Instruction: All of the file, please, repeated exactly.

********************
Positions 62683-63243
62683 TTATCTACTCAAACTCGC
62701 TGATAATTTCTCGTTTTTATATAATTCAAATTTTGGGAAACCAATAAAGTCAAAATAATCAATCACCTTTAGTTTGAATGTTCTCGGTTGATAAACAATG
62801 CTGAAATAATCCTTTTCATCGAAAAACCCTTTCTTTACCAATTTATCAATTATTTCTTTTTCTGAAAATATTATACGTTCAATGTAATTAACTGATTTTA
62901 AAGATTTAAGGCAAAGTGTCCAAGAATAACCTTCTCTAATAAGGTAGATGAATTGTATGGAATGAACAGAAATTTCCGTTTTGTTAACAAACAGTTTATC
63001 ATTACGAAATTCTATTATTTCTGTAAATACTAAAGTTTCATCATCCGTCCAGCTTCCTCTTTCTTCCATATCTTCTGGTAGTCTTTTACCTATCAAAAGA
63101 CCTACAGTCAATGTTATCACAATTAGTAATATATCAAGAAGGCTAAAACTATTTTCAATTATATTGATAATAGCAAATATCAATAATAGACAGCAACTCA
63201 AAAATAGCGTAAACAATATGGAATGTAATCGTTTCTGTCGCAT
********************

Positions 62683-63243
62683 TTATCTACTCAAACTCGC
62701 TGATAATTTCTCGTTTTTATATAATTCAAATTTTGGGAAACCAATAAAGTCAAAATAATCAATCACCTTTAGTTTGAATGTTCTCGGTTGATAAACAATG
62801 CTGAAATAATCCTTTTCATCGAAAAACCCTTTCTTTACCAATTTATCAATTATTTCTTTTTCTGAAAATATTATACGTTCAATGTAATTAACTGATTTTA
62901 AAGATTTAAGGCAAAGTGTCCAAGAATAACCTTCTCTAATAAGGTAGATGAATTGTATGGAATGAACAGAAATTTCCGTTTTGTTAACAAACAGTTTATC
63001 ATTACGAAATTCTATTATTTCTGTAAATACTAAAGTTTCATCATCCGTCCAGCTTCCTCTTTCTTCCATATCTTCTGGTAGTCTTTTACCTATCAAAAGA
63101 CCTACAGTCAATGTTATCACAATTAGTAATATATCAAGAAGGCTAAAACTATTTTCAATTATATTGATAATAGCAAATATCAATAATAGACAGCAACTCA
63201 AAAATAGCGTAAACAATATGGAATGTAATCGTTTCTGTCGCAT